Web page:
The process of singing just one verse, let alone the many others, draws both the singer and the listeners back to the original time of beginning, to the original moment of creation. The songs, create a powerful repetition of ongoing dialogue between the past and the present whereby each singing, even of one verse, is an interpretation of Ancestral events, of country, Law and kin, as well as knowledge of the rituals associated with each Ancestral being and the narratives that surround them. Each song verse then is like a key-hole, that, when peeped through, leads to another room full of understanding about the Law that then leads to another door with another keyhole. The song cycle verses are keys to the ongoing accumulation of knowledge about the specifics of the Ancestral beings, their country and of the living kin that call that country home. Thus song is a fabric constructed of many, many webs and as knowledge is acquired, a multidimensional structure is built, but it is a structure of the mind, drawn from the land and sea, that is brought into being and articulated through speech, song, ritual action and moving through country and over sea.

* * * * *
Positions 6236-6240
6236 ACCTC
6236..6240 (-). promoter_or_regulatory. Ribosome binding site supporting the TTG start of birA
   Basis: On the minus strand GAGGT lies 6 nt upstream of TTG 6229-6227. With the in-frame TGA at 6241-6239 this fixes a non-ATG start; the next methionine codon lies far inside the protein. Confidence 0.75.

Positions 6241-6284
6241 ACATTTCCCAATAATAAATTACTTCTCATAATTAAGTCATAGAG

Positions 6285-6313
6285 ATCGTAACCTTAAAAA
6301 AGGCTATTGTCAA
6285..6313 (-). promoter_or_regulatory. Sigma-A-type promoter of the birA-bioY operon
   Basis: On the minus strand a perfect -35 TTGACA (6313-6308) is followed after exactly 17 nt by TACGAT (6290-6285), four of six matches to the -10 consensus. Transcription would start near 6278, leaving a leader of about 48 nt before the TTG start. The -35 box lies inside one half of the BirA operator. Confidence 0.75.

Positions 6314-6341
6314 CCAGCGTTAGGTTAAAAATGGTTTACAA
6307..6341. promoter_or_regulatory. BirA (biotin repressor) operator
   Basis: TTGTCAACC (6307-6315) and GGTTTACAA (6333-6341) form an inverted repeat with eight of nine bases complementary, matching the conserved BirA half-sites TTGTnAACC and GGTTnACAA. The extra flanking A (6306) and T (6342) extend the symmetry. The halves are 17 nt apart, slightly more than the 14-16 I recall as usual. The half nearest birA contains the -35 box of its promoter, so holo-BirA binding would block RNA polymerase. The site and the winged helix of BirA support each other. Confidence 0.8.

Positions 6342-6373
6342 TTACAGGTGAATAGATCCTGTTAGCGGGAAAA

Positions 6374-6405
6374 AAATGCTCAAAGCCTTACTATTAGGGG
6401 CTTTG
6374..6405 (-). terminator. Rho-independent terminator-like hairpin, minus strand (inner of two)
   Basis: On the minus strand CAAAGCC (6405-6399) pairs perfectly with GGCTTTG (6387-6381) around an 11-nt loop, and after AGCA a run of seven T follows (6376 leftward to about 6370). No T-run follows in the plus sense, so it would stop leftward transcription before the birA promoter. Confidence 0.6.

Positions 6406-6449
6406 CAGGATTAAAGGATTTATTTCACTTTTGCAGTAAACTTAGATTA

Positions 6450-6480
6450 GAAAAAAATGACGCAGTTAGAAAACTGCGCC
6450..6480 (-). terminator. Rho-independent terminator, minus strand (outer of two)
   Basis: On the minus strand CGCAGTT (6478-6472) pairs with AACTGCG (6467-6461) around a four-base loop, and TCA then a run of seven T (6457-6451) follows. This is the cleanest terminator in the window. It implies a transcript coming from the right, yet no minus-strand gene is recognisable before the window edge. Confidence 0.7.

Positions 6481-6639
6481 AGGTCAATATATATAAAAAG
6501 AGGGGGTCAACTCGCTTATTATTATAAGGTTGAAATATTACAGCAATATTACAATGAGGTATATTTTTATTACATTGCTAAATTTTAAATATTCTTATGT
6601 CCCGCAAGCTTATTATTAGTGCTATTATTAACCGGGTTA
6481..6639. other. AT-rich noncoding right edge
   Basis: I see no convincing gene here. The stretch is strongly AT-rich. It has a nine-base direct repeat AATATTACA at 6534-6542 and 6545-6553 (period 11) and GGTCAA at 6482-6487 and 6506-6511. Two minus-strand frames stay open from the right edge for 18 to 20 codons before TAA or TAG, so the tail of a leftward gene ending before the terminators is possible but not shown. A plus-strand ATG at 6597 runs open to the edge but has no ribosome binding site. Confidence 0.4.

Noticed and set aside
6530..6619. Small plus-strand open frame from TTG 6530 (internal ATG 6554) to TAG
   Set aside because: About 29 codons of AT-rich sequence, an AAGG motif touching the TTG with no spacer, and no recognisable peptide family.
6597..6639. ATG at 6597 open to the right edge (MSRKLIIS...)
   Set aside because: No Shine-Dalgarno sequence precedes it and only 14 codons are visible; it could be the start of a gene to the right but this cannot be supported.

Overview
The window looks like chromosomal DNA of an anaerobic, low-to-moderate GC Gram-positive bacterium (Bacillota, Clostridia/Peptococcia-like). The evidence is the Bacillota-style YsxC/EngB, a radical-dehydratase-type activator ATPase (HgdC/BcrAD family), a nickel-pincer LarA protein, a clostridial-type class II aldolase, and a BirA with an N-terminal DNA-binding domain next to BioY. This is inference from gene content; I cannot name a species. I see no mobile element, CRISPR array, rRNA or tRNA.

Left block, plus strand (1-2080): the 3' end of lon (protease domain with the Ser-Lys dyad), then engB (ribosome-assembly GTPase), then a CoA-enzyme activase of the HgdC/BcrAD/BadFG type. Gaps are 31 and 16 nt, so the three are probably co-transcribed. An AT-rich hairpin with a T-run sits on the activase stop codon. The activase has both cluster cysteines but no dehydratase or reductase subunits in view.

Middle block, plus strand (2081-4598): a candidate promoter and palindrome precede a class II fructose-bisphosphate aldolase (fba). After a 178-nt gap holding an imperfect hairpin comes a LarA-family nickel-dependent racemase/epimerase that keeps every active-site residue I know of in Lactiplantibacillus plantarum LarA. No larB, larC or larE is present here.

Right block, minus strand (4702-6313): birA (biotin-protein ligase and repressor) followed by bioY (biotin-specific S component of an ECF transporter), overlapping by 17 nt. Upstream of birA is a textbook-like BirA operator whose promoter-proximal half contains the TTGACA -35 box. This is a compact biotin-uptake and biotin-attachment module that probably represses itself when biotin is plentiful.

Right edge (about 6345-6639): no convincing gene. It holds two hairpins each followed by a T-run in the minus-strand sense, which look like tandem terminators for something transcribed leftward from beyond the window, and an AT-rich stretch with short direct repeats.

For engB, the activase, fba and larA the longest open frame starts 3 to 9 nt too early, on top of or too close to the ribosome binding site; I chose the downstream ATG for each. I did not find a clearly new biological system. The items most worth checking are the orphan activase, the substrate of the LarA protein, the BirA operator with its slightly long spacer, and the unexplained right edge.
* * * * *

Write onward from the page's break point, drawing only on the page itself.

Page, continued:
The song lines were placed into the earth and sea by the original Ancestral beings, so it is as if the land and sea themselves have become a recording device and the song is still there constantly moving, only waiting for human kin to give it voice. These songs it could be argued are Australia’s oldest music, a most ancient libretto embedded in the country, which speak of origins and beginnings, and ways of understanding the richness of this continent, with songs such as this there can be no terra nullius or indeed marae nullius, a sea without inhabitants.